From the journal of Arjhan
After a tense night spent readying ourselves for troll-battling, we gave Stumpy the best burial we could manage and pressed on. It wasn’t long before we found a small village, and learned that the late Stumpy was actually the son of Lord Stumphas, the local ruler. The villagers seemed to believe Stumphas would be extremely displeased to learn of his son’s death by troll, which is perfectly understandable. They feared that Stumphas would blame them, though I’m not sure how a bunch of dirt farmers could be expected to defend against marauding trolls.
Recognizing our obvious battle-skill, the villagers began hinting that they could really use the help of some seasoned adventurers against the trollish menace. We had no real reason to track down this King Tornak – he’s never bothered us – but the villagers were so obviously in trouble that we decided to help ’em out. Plus, their desperation might make it easier to bargain with them.
Well, it did, but we overlooked one sad fact: dirt farmers are, appropriately, dirt-poor.
Eventually we agreed to hunt down the trolls in exchange for large quantities of some sort of local beer, which the villagers assured us goes amazingly well with ale-spiced snake jerky.
We headed off in the direction of some caves the villagers believed Tornak and his trolls to be dwelling in. Along the way we passed where the troll corpses had been spotted the previous day . . . only to find them missing. Disturbing. We reached the caves in good order and sent Silvio and F’lar ahead to scout things out.
I don’t know if F’lar tripped or sneezed or what, but suddenly there were shouts and yells, and we were charging into battle. The cave proved to contain a half-dozen or so large and aggressive trolls, with an eight-legged, green-eyed basilisk lurking behind them. Garth, F’lar, Kuruk, Uthrag and Grint engaged the brutes in melee as Silvio, Solath and I held back and peppered them with ranged attacks. Silvio was particularly effective, shouting some Elvish word that made his arrows burst into flame as they left the bow. Trolls really don’t care for fire.
We were holding our own when suddenly one of the trolls grabbed F’lar, picked him up and battered Grint, Garth and Kuruk with him before before flinging him aside. Though he was groggy from being used as an impromptu club, I managed to shock F’lar back to his senses with a draconic snarl, and we pressed on.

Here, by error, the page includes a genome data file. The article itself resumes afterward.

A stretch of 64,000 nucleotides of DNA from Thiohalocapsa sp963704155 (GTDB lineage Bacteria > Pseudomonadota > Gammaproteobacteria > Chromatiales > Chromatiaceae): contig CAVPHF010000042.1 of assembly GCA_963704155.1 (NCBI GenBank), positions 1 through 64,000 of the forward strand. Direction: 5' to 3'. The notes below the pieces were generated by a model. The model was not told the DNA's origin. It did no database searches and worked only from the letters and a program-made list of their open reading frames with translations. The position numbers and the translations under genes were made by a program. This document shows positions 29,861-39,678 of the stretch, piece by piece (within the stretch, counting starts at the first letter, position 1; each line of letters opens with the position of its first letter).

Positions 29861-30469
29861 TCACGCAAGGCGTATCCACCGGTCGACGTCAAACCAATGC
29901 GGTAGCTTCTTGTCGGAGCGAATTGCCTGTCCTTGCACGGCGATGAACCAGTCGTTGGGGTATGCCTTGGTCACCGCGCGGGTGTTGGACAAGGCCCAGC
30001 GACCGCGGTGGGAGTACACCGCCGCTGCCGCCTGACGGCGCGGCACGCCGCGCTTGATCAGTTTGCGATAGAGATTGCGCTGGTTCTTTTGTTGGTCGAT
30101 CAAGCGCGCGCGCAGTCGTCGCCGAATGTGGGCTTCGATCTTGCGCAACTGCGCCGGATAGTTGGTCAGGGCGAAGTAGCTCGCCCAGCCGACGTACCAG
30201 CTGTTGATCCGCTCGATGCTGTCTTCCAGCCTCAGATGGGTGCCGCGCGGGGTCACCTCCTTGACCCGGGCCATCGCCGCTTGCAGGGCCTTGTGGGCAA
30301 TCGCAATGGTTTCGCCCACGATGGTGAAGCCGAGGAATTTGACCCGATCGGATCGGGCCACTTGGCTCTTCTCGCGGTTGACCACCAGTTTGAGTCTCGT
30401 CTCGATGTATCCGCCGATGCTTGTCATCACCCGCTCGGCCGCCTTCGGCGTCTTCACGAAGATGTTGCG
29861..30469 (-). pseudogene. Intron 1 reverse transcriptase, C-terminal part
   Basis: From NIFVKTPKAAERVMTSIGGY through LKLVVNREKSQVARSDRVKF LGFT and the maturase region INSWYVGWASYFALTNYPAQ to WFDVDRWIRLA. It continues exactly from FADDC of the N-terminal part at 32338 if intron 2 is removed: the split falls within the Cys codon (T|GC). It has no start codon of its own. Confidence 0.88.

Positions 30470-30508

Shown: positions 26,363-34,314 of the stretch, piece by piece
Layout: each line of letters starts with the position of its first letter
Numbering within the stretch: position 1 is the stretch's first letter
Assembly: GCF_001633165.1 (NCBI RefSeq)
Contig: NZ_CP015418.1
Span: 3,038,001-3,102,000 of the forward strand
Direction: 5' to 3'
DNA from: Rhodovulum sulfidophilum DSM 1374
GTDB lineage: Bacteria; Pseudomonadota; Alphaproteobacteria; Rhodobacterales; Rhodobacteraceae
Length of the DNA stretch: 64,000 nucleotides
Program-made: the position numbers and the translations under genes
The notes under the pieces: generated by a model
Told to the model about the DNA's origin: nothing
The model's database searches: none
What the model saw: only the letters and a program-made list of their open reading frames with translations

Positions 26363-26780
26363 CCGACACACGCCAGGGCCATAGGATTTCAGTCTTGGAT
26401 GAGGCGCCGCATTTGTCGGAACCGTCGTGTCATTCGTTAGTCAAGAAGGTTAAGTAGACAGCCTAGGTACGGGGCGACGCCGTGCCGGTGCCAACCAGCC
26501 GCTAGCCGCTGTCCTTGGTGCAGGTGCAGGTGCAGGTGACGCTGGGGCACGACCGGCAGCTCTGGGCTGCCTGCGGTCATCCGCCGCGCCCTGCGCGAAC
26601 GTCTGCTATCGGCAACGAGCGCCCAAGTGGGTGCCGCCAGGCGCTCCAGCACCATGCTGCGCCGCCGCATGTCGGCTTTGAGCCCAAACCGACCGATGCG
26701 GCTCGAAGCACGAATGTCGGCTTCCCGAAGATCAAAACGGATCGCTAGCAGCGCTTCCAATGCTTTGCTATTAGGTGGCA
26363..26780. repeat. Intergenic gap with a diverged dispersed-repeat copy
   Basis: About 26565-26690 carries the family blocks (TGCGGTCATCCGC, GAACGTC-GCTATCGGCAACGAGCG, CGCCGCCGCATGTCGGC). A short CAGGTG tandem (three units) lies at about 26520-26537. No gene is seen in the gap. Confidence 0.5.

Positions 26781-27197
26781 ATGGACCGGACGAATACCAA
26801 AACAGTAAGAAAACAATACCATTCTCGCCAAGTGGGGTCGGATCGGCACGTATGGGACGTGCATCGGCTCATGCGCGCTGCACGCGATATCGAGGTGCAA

The trolls were tough enough, but the basilisk was really annoying – it hung back and focused its lethal gaze on us through the ranks of trolls. Fortunately it proved not be a stone-eye basilisk, but its gaze caused crippling pain, somehow poisoning us from afar. After a short while of this, Silvio and I decided to return the favor, and an arrow through the eye ended the threat of the basilisk.
I guess seeing his friends being physically beaten with his other friend must have pissed Uthrag off, because suddenly he let out a roar and started literally shoving trolls back right and left. A few went down, but we got an object lesson in trollish biology when one got right back up – the bastard had healed while lying there, apparently dead. After that, Silvio and I were very careful to blast the trolls with either fire or acid even if they looked dead already.
It was a tough fight, but we managed to take down all the trolls in the cave. It was about then that we noticed the passage at the back that lead to another cave . . . and heard the sounds of more trolls coming from that direction . . .
With barely enough time to bind our wounds, we headed north to the next cave. This proved to be bisected by a shallow – and extremely odorous – river, which cut us off from the northern side. Said northern side contained several more trolls, including a pair in strange headdresses whom I guessed to be shamans, and several small (well, human-sized) trolls. There was also a massive, bull-like creature with metallic plates covering its hide. A gorgon.
The battle started, with Silvio, Solath and I hurling death and destruction across the river as the trolls advanced. As we formed a line, the gorgon charged us, exhaling some vile greenish vapors. It caught Kuruk, Solath and Garth, and I saw their skin acquire a grayish cast – oh, that was bad. To make things worse, the shaman-trolls (troll-shamans?) started chanting something incomprehensible and pointing at people, causing bloody wounds to spontaneously appear on their bodies.
Unable to close with the spellcasting trolls and hemmed in by the river, we decided on a tactical withdrawal. Solath, moving stiffly, managed to throw up a spell that clustered the trolls and kept them out of our hair while I dragged a nearly-immobile Kuruk to safety. Garth held them back until the rest of us were back through the passageway into the previous chamber.
And as we got through, Solath turned entirely to stone.